MPAA Rating: R/ Genre: Action-Comedy/Stars: Jonah Hill, Channing Tatum, Brie Larson, Dave Franco, Rob Riggle, Ice Cube, DeRay Davis, Chris Parnell, Ellie Kemper, Jake Johnson, Nick Offerman, Holly Robinson Peete, Dakota Johnson, Rye Rye, Valerie Tian, Johnny Simmons, and 2 surprise cameos/ Runtime: 109 minutes
It should be noted that a dash of truth, and a degree of integrity will always go quite a ways with a movie-loving audience that only wants a film to acknowledge what kind of film it is and also deliver 100% in regards to its plot and trades in the possibility of giving audiences a half-made film that chooses to errr on the side of caution with a genuine delight that chooses to go as far as it can, takes no prisoners, and doesn’t take the easy way out. Indeed this is because the studios may be surprised to learn this, but film goers are not idiotic nor do they want something they have seen before or that is insulting to them their creative intelligence. A tad bit ironic really seeing as how, even as I write that statement, the vast majority of movie goers will still quite willingly part with 20 dollars to watch yet another exhaustible reimagining, sequel, or adaptation that seems to come off the long-thought extinct project pile. Along with that however we also get a moldy narrative, a cliché-ridden script, a flat cast of characters, and an overwhelming feeling the film is giving audiences one great big middle finger. Indeed the studio views it as money that is easy to obtain, the audience views them as a retreat, an easy to put together date, and maybe a handful are there because they genuinely want to be because they hope that this might just be the moment when Hollywood gets a movie right because they make it the way an audience wants them to. Well I think it is past due for the wants of the movie going public to finally come together with a reimagining that the money spent to see it is actually money well spent. Thankfully such a film has now arrived. Indeed 21 Jump Street is the amazingly fun as well as raunchy yet delightfully over-the-top film for adults that is a delightful punch in the gut to the typical Hollywood fare. Indeed here is a film which punches conventionality in its face, embraces the original source material, and refuses to play it safe even though so many movies have over time. Indeed this is a movie which chooses to defy every aspect of this genre of film that audiences already know about whilst also accepting where it fits in the world of film and showing that maybe there is magic to be found in movies yet. In other words, 21 Jump Street is the type of film that audiences always eagerly await and boy did their patience pay off with this one!
The plot is as follows: 21 Jump Street introduces to a pair of young men by the name of Greg Jenko and Morton Schmidt. Back in that long far off time known as high school this duo wouldn’t be caught dead spending time together let alone let anyone think they could remotely be friends. The reason for that dear reader is you see this mismatched duo were known as the airhead yet popular jock and the friendless, socially inept yet brilliant nerd and this ain’t The Breakfast Club. However that was back in 2005, and our movie is set in 2012. Suffice it to say then that while a lot has changed, what truly hasn’t is that Jenko still is slightly an airhead and Schmidt is still just as socially awkward as ever. Yet fate has decided to give this duo another opportunity to come together by bringing them back in each other’s lives at police academy. This time however, even though they have nearly nothing in common save for the fact that they are cops, they find themselves becoming the best of friends. Yet astonishingly, despite their differences, together this duo is able to make up a single effective law enforcement officer with Jenko’s athleticism, and street smarts, and Schmidt’s book smarts making them a genuine partnership to reckon with…..that is if they can get their act together and grow-up. However, when they blunder up what could have been a pretty good bust for them, it becomes clear to their chief that maybe just maybe they might be a better fit for a rebooted department that had been around back in the 1980s. Upon being accepted into the program they are assigned to masquerade as brothers and penetrate a high school in town where a new potent pharmaceutical known as “HFS,” is beginning to emerge. Once within the high school, they are to infiltrate the group surrounding the dealers and figure out just who is supplying the drug. Yet this won’t be as easy as it seems especially when their cover identities are accidentally switched. As a result, Jenko finds himself in classes he has no knowledge and playing the part of the nerd whereas Schmidt must now act out the role of the jock/popular kid. Thus the question soon becomes: can our dynamic duo not only survive high school a second time while in character as the type of person that each despised back in the day or will they bungle this case and lose not only their careers, but their friendship as a result?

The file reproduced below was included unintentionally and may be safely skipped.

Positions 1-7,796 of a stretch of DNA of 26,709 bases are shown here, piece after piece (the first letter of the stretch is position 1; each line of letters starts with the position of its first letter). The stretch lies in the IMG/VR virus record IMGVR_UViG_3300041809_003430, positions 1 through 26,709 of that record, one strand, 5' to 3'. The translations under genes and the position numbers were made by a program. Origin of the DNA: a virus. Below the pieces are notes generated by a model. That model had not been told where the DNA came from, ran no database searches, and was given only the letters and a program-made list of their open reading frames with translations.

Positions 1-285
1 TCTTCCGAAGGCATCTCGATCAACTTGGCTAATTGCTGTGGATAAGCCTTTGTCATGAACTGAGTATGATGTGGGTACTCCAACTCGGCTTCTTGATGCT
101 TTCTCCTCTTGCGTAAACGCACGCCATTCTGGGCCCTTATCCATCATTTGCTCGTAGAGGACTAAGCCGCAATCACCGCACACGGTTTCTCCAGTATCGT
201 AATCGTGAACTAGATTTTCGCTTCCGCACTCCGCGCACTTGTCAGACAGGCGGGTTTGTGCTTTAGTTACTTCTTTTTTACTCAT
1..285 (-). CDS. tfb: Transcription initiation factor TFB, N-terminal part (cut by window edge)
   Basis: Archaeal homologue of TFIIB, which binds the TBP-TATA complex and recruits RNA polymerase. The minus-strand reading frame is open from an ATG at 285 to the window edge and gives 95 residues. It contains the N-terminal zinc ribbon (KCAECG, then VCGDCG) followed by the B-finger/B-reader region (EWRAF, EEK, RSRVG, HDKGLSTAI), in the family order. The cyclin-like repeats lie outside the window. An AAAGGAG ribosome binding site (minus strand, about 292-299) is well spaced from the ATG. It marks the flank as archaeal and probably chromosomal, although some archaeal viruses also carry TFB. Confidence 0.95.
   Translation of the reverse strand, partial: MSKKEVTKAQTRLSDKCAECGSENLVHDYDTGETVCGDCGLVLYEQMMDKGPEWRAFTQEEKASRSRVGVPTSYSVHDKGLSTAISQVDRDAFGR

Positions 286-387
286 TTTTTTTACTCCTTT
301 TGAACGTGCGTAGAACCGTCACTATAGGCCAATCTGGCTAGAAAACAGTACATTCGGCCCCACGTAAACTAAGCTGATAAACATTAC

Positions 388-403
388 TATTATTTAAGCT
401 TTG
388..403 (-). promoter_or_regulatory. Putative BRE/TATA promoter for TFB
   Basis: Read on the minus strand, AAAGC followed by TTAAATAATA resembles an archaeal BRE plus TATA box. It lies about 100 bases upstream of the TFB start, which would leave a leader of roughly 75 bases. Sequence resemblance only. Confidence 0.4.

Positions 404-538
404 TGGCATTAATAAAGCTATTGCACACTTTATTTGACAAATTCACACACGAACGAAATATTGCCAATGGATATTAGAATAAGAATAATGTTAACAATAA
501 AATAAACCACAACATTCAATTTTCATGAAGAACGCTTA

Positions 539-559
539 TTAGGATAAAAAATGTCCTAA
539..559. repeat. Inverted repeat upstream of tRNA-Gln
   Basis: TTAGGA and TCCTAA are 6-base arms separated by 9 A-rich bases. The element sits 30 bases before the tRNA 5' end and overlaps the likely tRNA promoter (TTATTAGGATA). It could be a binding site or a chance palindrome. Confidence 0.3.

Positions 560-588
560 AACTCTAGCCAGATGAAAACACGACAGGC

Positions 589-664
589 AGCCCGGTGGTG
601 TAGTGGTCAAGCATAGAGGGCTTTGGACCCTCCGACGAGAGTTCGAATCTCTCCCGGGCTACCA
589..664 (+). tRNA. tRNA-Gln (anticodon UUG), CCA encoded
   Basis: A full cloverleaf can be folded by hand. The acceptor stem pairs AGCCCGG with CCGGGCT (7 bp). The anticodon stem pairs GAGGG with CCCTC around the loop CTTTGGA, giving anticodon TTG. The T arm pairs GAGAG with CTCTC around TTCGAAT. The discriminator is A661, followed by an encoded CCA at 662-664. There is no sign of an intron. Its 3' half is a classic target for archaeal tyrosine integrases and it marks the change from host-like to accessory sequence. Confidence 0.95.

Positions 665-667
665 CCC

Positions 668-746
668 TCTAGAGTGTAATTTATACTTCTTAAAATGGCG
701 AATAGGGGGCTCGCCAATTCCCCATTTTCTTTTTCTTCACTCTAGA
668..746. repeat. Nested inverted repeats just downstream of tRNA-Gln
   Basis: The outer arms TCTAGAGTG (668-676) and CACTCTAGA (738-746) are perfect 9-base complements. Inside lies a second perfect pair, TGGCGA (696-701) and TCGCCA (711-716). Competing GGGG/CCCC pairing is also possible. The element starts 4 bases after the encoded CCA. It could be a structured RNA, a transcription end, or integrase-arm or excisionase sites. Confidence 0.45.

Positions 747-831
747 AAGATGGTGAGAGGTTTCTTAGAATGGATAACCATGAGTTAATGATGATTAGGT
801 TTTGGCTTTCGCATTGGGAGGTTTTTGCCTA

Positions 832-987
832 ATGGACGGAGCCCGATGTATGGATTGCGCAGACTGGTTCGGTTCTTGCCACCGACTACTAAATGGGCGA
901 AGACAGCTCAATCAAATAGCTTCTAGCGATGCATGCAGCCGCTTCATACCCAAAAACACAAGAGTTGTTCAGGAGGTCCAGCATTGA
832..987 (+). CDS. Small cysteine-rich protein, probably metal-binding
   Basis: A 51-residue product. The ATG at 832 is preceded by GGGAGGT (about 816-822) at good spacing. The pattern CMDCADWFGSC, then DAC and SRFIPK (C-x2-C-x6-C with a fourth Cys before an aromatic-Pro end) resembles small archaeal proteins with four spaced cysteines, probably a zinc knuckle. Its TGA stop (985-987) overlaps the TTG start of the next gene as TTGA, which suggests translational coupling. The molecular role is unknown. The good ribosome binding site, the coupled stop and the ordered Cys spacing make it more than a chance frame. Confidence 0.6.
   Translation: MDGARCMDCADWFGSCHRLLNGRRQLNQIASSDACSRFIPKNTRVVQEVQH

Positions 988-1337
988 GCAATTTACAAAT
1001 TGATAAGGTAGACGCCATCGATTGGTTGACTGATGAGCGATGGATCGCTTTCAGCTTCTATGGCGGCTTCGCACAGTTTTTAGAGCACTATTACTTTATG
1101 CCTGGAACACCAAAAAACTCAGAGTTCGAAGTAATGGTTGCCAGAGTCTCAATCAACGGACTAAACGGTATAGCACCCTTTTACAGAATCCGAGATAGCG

Now there are quite a few items that this film manages to pull extremely well and only a scarce few that fall sadly a wee bit short. Yet even in the case of the latter items, the film really does not give off the vibe that it is punking the audience or taking the easy way out. To be fair, the whole “undercover”, “narcotics”, and “giant car chase complete with shootout” ingredients are lacking a general degree of creativity, but it is what this movie decides to do with the finer details in these ingredients that, from a context level, allows them to function and the movie succeed all the same. Heck even the end tropes featured in this film are either dealt with in a manner that feels novel by either going back to concepts that were brought to our attention much earlier in the movie, or they manage to work in some extreme aspects that only this film could doing in their way. A way that involves taking a tired and cliched to the hilt idea and remolding it into something novel and quite welcome to a willing audience. As such, we get a film that is never, if ever, dull with even the points in the film where you would think dullness would find a way to creep in being entirely negated altogether. It also certainly works in the film’s favor that it doesn’t once give off the vibe that it feels like we are watching a reimagining or a cheap update on an older idea. Indeed if there was a significant key to be found it would have to be that this movie is allowed to be its own thing. Sure there are moments where it flirts with the original source material courtesy of the title, some unique elements, and some very funny but welcome cameos, but other than that this 21 Jump Street is very much its own beast albeit one that is defined by a witty and wink/nudge script, fantastic work from its dynamic directing duo, two amazing lead performances, and a terrific supporting cast backing them up at every opportunity.